“We have not got any timelines fixed,” says Prozesky. “The branch office phase would be dependent on the skills initially brought in to the team. People will be sent to the other regions for training, and when we have sufficiently qualified people, we can transition to the support centre phase.”
“When the processes and office are functioning and capable of delivering all of the services a WANO centre should be able to deliver, there will be an assessment and we will be able to transition to the full regional centre,” adds Prozesky.
There are two essential prerequisites for the Shanghai expansion, expected to get go-ahead from the governing board in 2018. Members have said Shanghai must be an international centre (with members outside of China), and maintain independence and confidentiality. “Internationality is a vital component,” says Prozesky. “This is where WANO draws its strength with a diversity of views.”
The aim is for the Shanghai centre to grow organically. Currently, the Chinese membership is spread around the world: China General Nuclear is a member in Paris, China National Nuclear Corporation is a member in Tokyo, with other Chinese operator membership in Moscow and Atlanta. “We are not envisaging a huge relocation of membership to Shanghai,” says Prozesky. “WANO allows multiple affiliations and that is probably how we will start moving forward to grow the centre.”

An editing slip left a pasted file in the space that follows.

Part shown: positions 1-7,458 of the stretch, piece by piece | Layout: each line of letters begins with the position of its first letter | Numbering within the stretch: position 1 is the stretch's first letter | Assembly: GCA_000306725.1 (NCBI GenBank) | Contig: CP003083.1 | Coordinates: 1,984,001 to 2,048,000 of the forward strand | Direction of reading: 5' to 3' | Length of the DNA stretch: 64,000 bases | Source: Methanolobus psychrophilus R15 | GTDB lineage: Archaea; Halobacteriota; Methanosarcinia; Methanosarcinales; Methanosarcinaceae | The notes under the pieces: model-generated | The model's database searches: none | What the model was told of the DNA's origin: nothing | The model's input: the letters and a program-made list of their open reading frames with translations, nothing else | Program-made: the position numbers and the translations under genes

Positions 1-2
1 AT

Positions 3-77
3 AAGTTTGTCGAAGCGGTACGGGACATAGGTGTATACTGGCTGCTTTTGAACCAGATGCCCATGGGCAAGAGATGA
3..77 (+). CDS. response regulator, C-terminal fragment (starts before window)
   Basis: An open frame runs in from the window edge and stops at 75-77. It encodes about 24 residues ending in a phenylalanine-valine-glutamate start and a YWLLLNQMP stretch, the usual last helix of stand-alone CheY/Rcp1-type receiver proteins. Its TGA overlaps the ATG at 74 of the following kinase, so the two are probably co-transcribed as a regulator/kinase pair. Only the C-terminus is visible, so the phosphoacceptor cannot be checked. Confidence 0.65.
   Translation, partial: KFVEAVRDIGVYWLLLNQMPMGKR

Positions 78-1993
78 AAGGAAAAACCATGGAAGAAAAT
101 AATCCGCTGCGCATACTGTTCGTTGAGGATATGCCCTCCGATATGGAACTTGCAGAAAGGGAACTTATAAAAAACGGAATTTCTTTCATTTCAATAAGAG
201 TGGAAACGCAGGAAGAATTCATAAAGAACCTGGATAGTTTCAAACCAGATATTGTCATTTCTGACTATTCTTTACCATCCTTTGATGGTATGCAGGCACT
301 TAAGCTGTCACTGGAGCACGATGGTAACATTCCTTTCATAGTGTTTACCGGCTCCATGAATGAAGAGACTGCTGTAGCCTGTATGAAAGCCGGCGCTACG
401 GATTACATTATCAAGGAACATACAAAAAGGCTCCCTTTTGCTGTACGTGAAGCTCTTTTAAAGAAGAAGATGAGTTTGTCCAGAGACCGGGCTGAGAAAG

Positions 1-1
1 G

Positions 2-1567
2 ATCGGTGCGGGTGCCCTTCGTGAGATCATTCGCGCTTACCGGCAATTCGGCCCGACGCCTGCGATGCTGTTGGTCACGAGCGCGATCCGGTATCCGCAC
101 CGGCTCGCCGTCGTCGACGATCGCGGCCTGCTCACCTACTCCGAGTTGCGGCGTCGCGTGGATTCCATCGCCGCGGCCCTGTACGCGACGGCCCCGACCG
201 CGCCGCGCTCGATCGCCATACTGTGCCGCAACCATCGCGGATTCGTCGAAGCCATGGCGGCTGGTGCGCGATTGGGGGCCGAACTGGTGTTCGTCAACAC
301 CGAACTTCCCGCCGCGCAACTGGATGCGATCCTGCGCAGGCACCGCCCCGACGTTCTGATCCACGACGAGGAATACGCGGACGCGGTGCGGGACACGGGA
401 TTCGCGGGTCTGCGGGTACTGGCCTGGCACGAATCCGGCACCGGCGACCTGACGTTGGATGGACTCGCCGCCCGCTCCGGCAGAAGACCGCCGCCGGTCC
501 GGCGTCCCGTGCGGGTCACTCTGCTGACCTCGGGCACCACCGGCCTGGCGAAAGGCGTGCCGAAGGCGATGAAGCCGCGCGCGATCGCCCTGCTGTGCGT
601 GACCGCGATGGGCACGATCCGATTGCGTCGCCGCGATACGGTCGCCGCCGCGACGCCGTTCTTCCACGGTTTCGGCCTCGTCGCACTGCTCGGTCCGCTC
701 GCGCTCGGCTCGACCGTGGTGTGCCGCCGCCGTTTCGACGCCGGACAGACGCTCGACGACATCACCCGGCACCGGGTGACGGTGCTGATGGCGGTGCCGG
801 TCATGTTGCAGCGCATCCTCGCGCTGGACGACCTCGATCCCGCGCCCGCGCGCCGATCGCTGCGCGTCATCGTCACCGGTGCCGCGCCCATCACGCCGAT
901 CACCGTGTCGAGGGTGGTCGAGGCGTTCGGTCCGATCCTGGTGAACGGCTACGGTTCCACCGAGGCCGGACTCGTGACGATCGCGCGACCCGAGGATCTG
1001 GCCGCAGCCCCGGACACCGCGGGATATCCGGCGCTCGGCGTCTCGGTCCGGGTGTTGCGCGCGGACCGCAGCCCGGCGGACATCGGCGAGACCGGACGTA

Expanding its reach
WANO is also looking to help operators in areas outside of operation. For instance in the supply chain, where falsifications and counterfeiting over the last decade has damaged the reputation of the nuclear industry.
“There has been some discussion in the industry as to whether WANO should have a role in the supply chain,” says Prozesky. “The benefit is that we could help with transferring the WANO processes and safety culture into the supply chain. The downside is this would take away the focus from members and operator performance.”
Personally, Prozesky feels there is a role for WANO – albeit an indirect role – and he is looking to engage more positively with the supply chain without diverting resources from its core business.
Similarly, WANO has recognised the need to support its members facing end-of-life challenges. WANO is facilitating nine industry working groups and will publish industry knowledge and best practice guidelines on its website.
To help “ease the burden” on the nuclear industry, the body has also set up a steering committee with like-minded entities (the IAEA, NEA, EPRI and others) to discuss collaboration in parallel activities. It is looking to generate a database of activities and working groups to make them visible to the industry.
The next five years will see WANO continue its mission to maximise the safety and reliability of the world’s nuclear plants. Its four main priorities will be: continuing to support and set the standards for high performance of the world’s existing nuclear fleet; building and maintaining a highly-trained, professional workforce in WANO and improving the effectiveness of governance arrangements; forging a more effective organisation through more consistent, credible products and programmes; and finally, instilling superior standards among new nuclear units and new industry entrants.